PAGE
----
I spent the next 3 days, easily immersed in conversations with individuals involved in every aspect of sustainable farming from production, to planning, to teaching and advocacy.  I sat and listened in on the Diversity in Farming panel all day Saturday and got to really hear stories that will forever change my perspectives on agriculture.

After the Women in Farming session, I got to briefly speak with Beth Robinette and the other impressive panelists to talk a little about the role they see women taking in this changing face of farming. There was a definite consensus that women were leading the charge toward sustainable agriculture, that their presence in the field was growing and that women’s unique role was that they were really thinking about their children when engaged with food security planning.

I spent Sunday involved in interesting sessions from Bastyr University and attended a weed cultivation for profit session. I closed up my day with a wonderful presentation from Anne Schwartz as she walked us through the wealth of information on the CSANR’s web page dedicated to true cost accounting that will likely be keeping me busy for the bulk of my Christmas break.

Then I packed up and headed back over the mountains.

As I reflected, I realized that while I came to talk, I did so much more, I collaborated. I had the goal to listen, and I did a lot of that as well but not only did I listen, I had the opportunity to feel, and that was more than I could have ever hoped for.

Organic farming changed my opinion about agriculture

This year CSANR sponsored travel for several WSU students to attend the Tilth Conference in Spokane, WA. We are posting reflections written by the students over the next several weeks. Please feel free to comment and give these students your feedback.  To view student posts from this year and prior years, visit

Hatem's headshot
Hatem Younes

Over the three days of the Spokane Tilth Conference, it was a truly wonderful experience to get a closer look at the organic farming that has begun to spread around the world. Organic crops have also begun to compete with conventionally grown crops. During the conference I had an opportunity to attend many lectures related to my specialty and interests, and I enjoyed listening to the discussion that resulted. Before attending the conference, my information about organic agriculture was very limited based on what we learned in the academic study, but after attending the conference and communicating with many different people including students, farmers, scientists, and marketers specialized in organic agriculture my knowledge about organic and sustainable agriculture increased dramatically.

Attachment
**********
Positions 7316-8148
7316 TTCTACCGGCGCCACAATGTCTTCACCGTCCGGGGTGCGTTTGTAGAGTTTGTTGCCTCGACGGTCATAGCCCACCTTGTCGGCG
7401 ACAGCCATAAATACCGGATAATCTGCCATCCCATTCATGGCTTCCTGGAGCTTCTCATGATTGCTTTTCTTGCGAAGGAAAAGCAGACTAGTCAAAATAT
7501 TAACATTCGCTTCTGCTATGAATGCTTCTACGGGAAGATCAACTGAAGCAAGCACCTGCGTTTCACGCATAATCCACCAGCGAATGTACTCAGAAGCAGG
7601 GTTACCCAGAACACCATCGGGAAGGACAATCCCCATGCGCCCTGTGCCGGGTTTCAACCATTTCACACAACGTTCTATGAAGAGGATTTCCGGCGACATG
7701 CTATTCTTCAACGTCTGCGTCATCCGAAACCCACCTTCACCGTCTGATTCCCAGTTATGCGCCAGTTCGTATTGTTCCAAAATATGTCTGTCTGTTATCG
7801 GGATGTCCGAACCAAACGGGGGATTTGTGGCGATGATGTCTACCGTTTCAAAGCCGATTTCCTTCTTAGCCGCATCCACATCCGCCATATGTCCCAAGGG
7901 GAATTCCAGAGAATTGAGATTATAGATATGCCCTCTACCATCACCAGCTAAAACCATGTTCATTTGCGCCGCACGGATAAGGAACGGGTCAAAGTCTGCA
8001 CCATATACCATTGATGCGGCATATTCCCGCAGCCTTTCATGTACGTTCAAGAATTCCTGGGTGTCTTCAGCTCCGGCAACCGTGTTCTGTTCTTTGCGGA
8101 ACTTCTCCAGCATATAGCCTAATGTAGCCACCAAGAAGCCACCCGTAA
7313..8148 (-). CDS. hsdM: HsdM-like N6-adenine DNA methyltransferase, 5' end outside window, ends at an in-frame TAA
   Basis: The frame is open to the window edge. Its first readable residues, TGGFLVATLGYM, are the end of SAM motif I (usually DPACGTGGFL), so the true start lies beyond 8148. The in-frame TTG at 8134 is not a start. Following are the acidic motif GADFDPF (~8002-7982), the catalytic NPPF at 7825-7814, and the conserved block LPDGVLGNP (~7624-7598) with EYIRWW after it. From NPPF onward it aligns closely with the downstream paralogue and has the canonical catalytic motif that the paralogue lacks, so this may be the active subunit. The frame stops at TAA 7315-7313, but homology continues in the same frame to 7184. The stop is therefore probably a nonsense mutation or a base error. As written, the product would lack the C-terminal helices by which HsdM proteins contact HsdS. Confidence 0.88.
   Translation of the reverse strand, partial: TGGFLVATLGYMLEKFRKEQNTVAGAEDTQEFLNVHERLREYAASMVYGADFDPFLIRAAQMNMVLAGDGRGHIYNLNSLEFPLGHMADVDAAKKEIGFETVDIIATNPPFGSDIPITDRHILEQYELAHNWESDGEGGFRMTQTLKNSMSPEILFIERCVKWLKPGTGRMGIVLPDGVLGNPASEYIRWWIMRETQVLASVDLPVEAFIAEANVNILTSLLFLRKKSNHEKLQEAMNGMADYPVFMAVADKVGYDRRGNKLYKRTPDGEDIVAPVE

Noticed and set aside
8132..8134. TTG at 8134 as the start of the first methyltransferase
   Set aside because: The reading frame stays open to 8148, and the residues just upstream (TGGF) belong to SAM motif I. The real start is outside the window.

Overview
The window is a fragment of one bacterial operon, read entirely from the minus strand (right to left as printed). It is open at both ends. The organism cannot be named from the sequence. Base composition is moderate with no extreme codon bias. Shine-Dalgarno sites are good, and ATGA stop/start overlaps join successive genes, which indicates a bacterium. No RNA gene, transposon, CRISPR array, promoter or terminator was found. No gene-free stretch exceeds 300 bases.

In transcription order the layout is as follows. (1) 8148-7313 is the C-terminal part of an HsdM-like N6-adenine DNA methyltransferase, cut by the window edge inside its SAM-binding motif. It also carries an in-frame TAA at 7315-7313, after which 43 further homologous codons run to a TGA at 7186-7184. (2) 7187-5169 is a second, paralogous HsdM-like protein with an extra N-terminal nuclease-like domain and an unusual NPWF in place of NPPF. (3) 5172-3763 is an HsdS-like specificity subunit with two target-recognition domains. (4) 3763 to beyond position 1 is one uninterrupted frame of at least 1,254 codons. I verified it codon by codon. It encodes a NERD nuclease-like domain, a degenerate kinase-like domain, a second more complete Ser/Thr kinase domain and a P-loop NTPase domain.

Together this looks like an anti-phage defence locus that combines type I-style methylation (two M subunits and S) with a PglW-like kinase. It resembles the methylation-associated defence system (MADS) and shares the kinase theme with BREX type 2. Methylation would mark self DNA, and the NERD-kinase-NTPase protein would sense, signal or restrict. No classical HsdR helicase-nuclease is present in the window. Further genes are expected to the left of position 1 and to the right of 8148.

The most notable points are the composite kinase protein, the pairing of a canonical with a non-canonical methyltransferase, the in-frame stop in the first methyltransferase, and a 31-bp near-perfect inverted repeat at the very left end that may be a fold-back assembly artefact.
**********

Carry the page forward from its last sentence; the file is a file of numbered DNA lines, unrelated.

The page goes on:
The first day of the conference was very special where a visit was made to a private company selling organic crops; the company officials explained the mechanism of their work and their interests. The company achieved great profits in its work in the marketing and sale of organic crops. The company official also accompanied us to the organic farm and ranch of her family.

On the second and third days of the conference, I turned my attention to attending presentations on organic and sustainable agriculture. The most important lecture that I attended on Saturday was titled “The Structure and Composition of Soil Organic Matter and Implications for Management” by Dr. Doug Collins, affiliate faculty in the Department of Crops and Soil Sciences, Washington State University. It was a very interesting lecture and judging by the number of attendees, it was important to many at the conference.

On the final day of the conference, I was very exciting to attend the presentation by Justin O’Dea, Soil Specialist, Department of Crops and Soils, Washington State University. It was one of the most important lectures that I was very keen to attend and follow up because it is close to the subject of my PhD study. I am studying the use of mustard to control plant diseases through crop rotation: “Water and soil quality management for root health and management of verticillium wilt in potato”. O’Dea mentioned the importance of mustard to control soil-borne fungi and nematodes.

Finally, I would like to thank all WSU sponsors including CSANR for the chance to attend the conference. Indeed, it was a great opportunity for me to attend the distinguished scientific discussions in the presence of scientists, farmers, students and agricultural companies, which gave great diversity and great benefit to this conference. I would also like to attend more Tilth Conferences in the future if possible. I would also advise all students who are interested in organic and sustainable agriculture to attend next Tilth Conference.